Several years ago, "Sam", a friend of my Dad's was shot numerous times. Moments after the gun shots rang out and silence once again descended upon the room, "Sam", to his profound surprise, noticed he was still alive but his assailant, having saved the the last bullet for personal use, was not. He summoned his last remnants of strength to get to the phone and dial 911. 

When Sam arrived at the hospital, he was barely hanging on and slipped into a coma. He awoke days later -- maybe it was weeks or months, I'm not sure -- to constant and excruciating pain in his legs. The doctors told him there was nothing they could do because Sam's spinal cord was severed and the pain was purely the work of his mind. He could not feel his legs.

As he got better, Sam used his not-inconsiderable wealth and connections to seek out the world's best medical experts to help him get some sort of relief. He traveled the world to no avail and was about to give up hope when he was introduced to meditation by a friend of the Dalai Lama's. There were some false starts but ultimately Sam discovered that he could enjoy a few pain-free hours during and for a bit of time after meditating. Nothing else had worked. No pain pill or shot or experimental technology or even the healing power of time had made the slightest difference. But meditation made all the difference.

And that amazes me, that in this world where every day seems to bring some new sort of breakthrough into our lives, an ancient practice of a near-mythical figure would remain so powerful. But meditation is not easy. I have tried for years and cannot say I have every truly meditated. I've had little glimpses, mainly a loss of the sense of the passage of time, but all the ailments I'd hoped to cure, especially the constant feeling of lightheadedness caused by my brain injury back in 2006, remain. Still, I'm not giving up. With Sam's story, why would I?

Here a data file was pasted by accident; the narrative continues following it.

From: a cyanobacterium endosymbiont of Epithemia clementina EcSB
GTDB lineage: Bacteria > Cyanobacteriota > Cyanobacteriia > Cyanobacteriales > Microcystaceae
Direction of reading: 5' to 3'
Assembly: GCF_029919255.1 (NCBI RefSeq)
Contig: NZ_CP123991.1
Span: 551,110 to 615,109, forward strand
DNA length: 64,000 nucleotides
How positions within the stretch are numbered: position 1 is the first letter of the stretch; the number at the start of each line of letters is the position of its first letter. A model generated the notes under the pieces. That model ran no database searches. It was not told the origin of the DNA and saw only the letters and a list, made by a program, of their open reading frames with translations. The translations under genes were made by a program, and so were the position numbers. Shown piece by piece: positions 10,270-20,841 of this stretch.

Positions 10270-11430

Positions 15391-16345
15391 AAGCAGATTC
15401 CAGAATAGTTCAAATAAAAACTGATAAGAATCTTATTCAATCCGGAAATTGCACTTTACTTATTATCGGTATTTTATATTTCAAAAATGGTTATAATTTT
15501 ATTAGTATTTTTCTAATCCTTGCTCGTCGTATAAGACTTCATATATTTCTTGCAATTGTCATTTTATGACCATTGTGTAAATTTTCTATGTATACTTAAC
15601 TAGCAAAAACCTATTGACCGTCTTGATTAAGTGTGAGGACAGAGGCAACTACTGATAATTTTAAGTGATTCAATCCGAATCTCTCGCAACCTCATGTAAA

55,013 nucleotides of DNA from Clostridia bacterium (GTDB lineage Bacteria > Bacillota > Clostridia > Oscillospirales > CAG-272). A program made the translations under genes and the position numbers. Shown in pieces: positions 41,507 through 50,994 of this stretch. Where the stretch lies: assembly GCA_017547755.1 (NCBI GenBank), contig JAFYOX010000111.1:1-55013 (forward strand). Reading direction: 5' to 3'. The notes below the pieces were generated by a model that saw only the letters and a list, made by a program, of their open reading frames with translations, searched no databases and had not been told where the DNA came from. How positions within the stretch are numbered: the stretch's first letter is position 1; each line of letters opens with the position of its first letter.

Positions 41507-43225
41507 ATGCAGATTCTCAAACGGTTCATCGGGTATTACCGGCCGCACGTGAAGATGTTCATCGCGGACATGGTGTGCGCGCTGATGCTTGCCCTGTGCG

A song for summer into... fall. Hope you like it.

I remember when the title of this song came to me. I was standing on the beach in Virginia and watching my wife and twin daughters playing on the beach and they were all smiling and laughing in the warm air and doing silly things and I felt really good and I was amazed that they were my family, that I had a family, and -- me being me -- I wondered if it would all last.

And as I stood there thinking about the prospect of something bad happening that would cause me to lose all that I loved, the phrase "standing with his back to the ocean" blew coldly into my mind and I thought, "What a good idea for a song." (Full lyrics below.)

But that's the way I've always been. I don't think I'm a pessimist. I certainly don't believe that I never look on the bright side, but I confess, I can't help but consider the dark side. Not by choice. It's not like I was standing there on that beach and consciously trying to come up with ways to ruin a picture of happiness. It just happened.